straight edges, particularly on longer pieces of stock. I find that by moving the fence over as the blades become dull I can extend the useful life of a set of blades. This 24″ thickness planer is also a tool I upgraded after using the shop for a while. I started with a 16″ machine. It had plenty of width to handle rough stock but I discovered the need to be able to handle glued up panels, mostly for raised panel doors. Now I can glue up panels with the stock left a little thick, then run them through the planer to smooth up the faces and joints all in one pass.
If you don’t know what this is, don’t worry. I probably wouldn’t either if I didn’t have it in the shop. It’s a line boring machine, used to drill a series of evenly spaced holes for adjustable shelves. Shortly after I retired I built a set of cabinets for my daughter and son-in-law’s new home. Since I was planning on building several more sets of cabinets I figured it would be worth the invertment for the machine. The foot pedal is an option that is worth the money. I leaves your hands free to hold the stock in position. The stock can be slid from side to side to allow making virtually any length row of adjusting holes.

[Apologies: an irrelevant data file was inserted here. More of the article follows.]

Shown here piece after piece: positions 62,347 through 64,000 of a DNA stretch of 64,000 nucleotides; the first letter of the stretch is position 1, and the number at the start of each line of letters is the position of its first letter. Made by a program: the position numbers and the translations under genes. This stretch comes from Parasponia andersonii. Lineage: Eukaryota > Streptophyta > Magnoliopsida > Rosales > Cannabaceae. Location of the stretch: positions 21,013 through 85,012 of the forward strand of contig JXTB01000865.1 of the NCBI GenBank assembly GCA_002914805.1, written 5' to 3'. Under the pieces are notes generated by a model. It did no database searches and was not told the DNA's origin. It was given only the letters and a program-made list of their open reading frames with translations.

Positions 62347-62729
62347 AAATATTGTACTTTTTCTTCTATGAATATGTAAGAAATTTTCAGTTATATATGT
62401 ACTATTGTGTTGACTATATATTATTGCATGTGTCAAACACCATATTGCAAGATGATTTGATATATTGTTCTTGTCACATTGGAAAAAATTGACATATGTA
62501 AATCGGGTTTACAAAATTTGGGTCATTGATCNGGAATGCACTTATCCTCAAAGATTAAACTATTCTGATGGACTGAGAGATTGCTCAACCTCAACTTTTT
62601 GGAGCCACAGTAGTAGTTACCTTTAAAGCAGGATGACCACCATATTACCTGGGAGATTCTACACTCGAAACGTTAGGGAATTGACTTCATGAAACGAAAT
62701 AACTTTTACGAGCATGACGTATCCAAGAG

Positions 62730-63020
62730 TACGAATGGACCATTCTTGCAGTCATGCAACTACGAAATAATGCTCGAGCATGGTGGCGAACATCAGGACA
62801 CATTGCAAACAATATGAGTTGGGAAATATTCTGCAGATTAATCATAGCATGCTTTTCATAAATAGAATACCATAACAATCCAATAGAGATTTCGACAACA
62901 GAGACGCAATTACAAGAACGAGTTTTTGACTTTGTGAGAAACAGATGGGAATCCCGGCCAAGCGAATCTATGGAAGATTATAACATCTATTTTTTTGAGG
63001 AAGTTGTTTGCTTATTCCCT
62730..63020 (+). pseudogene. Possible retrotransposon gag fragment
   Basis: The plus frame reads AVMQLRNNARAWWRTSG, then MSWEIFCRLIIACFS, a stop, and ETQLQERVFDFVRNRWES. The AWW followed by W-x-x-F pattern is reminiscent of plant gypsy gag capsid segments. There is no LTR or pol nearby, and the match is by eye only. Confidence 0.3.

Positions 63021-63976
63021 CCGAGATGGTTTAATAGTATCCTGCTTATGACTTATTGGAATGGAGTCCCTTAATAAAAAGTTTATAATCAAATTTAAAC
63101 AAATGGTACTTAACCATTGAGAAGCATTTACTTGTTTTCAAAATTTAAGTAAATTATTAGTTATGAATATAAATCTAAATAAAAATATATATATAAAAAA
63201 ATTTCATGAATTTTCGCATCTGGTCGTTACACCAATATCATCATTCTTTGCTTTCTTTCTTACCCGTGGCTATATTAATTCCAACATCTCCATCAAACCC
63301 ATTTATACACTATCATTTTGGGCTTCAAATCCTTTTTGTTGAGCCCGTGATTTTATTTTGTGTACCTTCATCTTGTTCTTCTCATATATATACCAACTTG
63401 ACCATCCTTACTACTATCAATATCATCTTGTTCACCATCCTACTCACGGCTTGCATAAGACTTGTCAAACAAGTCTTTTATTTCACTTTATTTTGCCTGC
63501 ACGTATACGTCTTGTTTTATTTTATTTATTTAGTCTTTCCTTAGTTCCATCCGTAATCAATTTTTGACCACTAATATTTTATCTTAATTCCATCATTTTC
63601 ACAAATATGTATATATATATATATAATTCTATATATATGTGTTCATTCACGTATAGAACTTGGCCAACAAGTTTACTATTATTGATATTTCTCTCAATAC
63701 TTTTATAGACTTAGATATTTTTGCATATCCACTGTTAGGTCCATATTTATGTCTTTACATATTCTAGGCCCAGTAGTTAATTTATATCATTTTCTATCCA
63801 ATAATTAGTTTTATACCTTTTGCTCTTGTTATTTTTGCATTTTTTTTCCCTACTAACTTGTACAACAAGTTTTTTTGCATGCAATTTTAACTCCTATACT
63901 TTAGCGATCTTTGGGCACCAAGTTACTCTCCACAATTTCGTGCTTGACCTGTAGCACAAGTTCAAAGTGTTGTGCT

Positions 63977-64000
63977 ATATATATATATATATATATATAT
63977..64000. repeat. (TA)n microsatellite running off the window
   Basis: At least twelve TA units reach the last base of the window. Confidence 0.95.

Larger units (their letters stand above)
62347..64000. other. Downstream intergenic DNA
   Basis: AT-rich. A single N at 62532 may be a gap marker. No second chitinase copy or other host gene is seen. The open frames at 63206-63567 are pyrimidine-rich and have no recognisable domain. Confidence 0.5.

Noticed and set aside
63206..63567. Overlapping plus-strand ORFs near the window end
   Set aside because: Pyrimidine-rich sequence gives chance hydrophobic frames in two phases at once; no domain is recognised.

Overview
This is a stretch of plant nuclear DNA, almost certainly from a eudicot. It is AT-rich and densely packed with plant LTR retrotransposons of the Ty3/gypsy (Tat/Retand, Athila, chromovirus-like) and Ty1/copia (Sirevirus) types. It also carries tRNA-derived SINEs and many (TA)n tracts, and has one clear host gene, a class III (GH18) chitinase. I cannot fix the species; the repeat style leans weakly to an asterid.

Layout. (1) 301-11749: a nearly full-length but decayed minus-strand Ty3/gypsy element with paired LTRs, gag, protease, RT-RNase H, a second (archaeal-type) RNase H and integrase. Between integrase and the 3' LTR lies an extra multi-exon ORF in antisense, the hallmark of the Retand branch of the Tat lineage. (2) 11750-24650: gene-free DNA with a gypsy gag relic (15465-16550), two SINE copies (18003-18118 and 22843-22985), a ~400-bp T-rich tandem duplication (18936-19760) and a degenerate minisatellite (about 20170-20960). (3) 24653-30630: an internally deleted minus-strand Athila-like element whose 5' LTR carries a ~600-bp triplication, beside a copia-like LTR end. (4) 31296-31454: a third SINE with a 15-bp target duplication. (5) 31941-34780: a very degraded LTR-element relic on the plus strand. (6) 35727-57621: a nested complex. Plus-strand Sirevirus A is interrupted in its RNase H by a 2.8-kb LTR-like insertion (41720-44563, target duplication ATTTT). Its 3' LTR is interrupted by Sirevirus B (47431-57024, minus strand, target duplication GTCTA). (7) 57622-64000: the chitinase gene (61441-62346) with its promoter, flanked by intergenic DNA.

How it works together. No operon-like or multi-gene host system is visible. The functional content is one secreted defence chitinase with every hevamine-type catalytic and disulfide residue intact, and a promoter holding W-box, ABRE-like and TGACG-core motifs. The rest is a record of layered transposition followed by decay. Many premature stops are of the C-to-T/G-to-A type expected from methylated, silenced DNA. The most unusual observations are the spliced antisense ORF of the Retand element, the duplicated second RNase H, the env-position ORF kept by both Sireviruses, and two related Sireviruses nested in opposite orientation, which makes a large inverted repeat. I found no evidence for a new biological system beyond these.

When I was buying this edge sander I considered buying a combination disk/vertical belt sander instead. I am so glad that I decided to go with this unit instead. Mostly I use it just like it was
designed, to smooth the edge of cabinet doors. Just a light touch and they are smooth and straight. Larger, more expensive machines feature a belt that moves up and down to extend belt life. I
find that by using belts that can be run in either direction I can turn the belt over as it wears and double the life. A much cheaper solution.